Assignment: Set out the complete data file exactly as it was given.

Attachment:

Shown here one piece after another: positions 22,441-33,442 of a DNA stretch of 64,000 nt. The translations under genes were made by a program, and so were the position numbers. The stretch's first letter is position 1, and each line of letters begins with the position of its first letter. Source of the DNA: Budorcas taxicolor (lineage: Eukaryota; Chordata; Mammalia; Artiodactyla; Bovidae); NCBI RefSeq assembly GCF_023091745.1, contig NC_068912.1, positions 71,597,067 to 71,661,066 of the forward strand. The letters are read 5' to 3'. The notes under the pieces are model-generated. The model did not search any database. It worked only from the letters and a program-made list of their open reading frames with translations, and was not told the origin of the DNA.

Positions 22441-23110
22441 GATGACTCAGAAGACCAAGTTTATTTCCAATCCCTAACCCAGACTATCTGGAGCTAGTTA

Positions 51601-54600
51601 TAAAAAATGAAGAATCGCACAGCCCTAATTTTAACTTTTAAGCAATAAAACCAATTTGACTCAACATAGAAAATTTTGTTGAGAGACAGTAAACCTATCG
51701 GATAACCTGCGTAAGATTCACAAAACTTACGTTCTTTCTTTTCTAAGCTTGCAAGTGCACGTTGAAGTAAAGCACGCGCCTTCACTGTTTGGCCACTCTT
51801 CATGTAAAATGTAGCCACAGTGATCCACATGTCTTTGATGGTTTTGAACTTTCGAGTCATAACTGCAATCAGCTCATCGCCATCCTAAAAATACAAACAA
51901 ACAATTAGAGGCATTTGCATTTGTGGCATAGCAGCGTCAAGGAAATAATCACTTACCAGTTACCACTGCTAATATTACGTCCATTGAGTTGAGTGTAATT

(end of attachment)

Shown here one piece after another: positions 22,441-33,442 of a DNA stretch of 64,000 nt. The translations under genes were made by a program, and so were the position numbers. The stretch's first letter is position 1, and each line of letters begins with the position of its first letter. Source of the DNA: Budorcas taxicolor (lineage: Eukaryota; Chordata; Mammalia; Artiodactyla; Bovidae); NCBI RefSeq assembly GCF_023091745.1, contig NC_068912.1, positions 71,597,067 to 71,661,066 of the forward strand. The letters are read 5' to 3'. The notes under the pieces are model-generated. The model did not search any database. It worked only from the letters and a program-made list of their open reading frames with translations, and was not told the origin of the DNA.

Positions 22441-23110
22441 GATGACTCAGAAGACCAAGTTTATTTCCAATCCCTAACCCAGACTATCTGGAGCTAGTTA

Positions 51601-54600
51601 TAAAAAATGAAGAATCGCACAGCCCTAATTTTAACTTTTAAGCAATAAAACCAATTTGACTCAACATAGAAAATTTTGTTGAGAGACAGTAAACCTATCG
51701 GATAACCTGCGTAAGATTCACAAAACTTACGTTCTTTCTTTTCTAAGCTTGCAAGTGCACGTTGAAGTAAAGCACGCGCCTTCACTGTTTGGCCACTCTT
51801 CATGTAAAATGTAGCCACAGTGATCCACATGTCTTTGATGGTTTTGAACTTTCGAGTCATAACTGCAATCAGCTCATCGCCATCCTAAAAATACAAACAA
51901 ACAATTAGAGGCATTTGCATTTGTGGCATAGCAGCGTCAAGGAAATAATCACTTACCAGTTACCACTGCTAATATTACGTCCATTGAGTTGAGTGTAATT